I'm planning on automatic feed control, so there should be at least some water flowing in as feed any time the engine is running. I suppose I would probably want something like a duplex feed pump as well in order to keep some water moving through the coil when the engine is stopped.

This would all be a lot simpler with liquid fuel, but for me, taking away the wood fire would be taking away half the fun.


Re: Desuperheater question

Posted: Tue Apr 09, 2019 12:57 am
by fredrosse
While it is good to make the best thermal arrangement, basically a counterflow heat exchange arrangement, this leads to serious difficulties of potential metal overheating, even with normal automatic controls, and a fire that can be completely controlled in a few seconds time. With wood firing, there are going to be periods of high thermal output and with the presence of water (rather than steam), with its very high heat value required for evaporation, is the only practical way of providing enough thermal inertia to protect boiler metals from overheating.

Within a 150 psi boiler, turning a pound of feedwater to temperatures that are dangerous to ordinary steel boiler tubes requires heating from, say 200F (93C) water to 600F (315C) superheated steam, with the high heat of phase change (boiling), requires 1156 BTU energy.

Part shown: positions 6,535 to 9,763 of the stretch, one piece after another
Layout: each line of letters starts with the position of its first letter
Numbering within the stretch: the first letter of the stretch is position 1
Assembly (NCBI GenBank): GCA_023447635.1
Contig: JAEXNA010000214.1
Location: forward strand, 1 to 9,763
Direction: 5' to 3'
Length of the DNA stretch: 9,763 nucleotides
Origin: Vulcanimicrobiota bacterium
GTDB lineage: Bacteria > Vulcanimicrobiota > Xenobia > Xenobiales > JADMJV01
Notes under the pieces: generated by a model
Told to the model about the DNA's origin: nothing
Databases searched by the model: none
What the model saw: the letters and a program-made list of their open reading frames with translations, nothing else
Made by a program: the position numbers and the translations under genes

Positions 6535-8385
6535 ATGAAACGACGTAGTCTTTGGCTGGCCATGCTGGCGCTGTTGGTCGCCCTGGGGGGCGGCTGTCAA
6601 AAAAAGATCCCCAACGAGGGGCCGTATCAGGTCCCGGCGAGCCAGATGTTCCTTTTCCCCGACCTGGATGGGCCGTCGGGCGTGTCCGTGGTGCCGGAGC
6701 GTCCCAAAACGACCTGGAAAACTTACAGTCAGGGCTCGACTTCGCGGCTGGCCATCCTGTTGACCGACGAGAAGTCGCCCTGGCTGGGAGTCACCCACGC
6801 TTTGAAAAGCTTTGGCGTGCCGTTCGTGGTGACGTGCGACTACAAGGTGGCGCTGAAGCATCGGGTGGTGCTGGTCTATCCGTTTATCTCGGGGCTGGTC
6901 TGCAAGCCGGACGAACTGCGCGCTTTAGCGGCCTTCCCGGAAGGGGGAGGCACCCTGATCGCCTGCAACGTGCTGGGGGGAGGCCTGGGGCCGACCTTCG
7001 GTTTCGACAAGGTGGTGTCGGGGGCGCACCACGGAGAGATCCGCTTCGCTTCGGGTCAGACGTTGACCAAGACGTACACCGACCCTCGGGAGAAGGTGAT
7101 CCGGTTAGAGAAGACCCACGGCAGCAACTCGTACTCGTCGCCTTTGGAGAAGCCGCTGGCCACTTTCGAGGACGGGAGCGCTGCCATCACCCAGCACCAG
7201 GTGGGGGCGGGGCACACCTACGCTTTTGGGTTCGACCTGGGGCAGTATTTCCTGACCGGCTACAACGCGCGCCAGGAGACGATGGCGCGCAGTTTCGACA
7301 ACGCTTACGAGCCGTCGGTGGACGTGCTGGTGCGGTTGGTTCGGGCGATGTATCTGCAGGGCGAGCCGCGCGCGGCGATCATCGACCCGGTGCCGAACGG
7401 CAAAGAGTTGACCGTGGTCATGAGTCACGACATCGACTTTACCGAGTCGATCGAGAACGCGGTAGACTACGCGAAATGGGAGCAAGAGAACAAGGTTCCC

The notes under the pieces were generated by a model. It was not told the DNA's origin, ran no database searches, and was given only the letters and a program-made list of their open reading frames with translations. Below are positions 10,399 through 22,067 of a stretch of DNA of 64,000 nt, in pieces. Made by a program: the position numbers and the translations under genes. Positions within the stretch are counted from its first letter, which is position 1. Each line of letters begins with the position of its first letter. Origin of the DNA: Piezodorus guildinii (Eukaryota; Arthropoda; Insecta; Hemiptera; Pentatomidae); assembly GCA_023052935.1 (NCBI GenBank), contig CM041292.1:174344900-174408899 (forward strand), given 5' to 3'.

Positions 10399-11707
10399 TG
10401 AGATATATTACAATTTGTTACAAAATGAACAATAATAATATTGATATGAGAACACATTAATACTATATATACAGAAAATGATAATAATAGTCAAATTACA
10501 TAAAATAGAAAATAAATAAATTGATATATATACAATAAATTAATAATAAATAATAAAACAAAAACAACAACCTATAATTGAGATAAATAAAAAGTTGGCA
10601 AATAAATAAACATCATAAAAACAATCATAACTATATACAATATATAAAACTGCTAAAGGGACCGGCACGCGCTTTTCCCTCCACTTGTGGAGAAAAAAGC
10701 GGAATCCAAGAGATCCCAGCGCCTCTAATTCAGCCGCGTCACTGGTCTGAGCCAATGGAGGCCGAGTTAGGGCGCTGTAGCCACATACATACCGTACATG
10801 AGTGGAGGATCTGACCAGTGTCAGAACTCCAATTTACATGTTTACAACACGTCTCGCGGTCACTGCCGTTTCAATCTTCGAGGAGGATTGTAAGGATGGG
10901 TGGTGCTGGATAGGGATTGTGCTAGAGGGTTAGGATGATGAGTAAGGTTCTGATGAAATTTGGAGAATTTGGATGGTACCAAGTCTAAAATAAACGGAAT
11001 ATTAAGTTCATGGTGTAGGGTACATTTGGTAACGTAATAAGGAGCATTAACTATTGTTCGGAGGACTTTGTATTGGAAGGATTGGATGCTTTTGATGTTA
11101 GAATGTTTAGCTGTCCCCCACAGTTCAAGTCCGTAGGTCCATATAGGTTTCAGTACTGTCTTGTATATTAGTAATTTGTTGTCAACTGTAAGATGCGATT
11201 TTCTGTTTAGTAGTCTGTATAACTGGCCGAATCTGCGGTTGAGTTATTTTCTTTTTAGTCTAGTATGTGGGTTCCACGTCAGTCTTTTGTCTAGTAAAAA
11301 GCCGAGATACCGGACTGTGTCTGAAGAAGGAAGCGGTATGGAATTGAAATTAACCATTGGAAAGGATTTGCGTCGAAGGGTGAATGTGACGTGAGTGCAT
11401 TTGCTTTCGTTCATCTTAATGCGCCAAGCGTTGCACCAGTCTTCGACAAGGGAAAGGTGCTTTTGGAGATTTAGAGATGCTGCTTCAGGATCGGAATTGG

Heating saturated steam to the same "danger zone" of overheated tubing requires only 127 BTU energy, about 10% of the previous heating value. And that is with the assurance of constant flow through the circuit. Any interruptions of flow will allow the superheater tube temperature to soar very quickly. With liquid water inside the tube, the boiling character gives at least 10x the margin in time to get things under control.

If you want a wound coil around your firebox, send water through it, not steam. I would recommend a wound coil surrounding your firebox, either directly fed with feedwater, or, better yet, a small economizer coil near the stack outlet (preheats feedwater and gets good boiler efficiency), followed with the furnace coil, what is called a "steaming economizer" that then enters the boiler evaporating section. That is precisely the arrangement I used on my Domestic Heat-Power Module, and the carbon steel furnace coil has lasted for decades. That was a stoker fired boiler, with feedwater pump and stoker on the same circuit.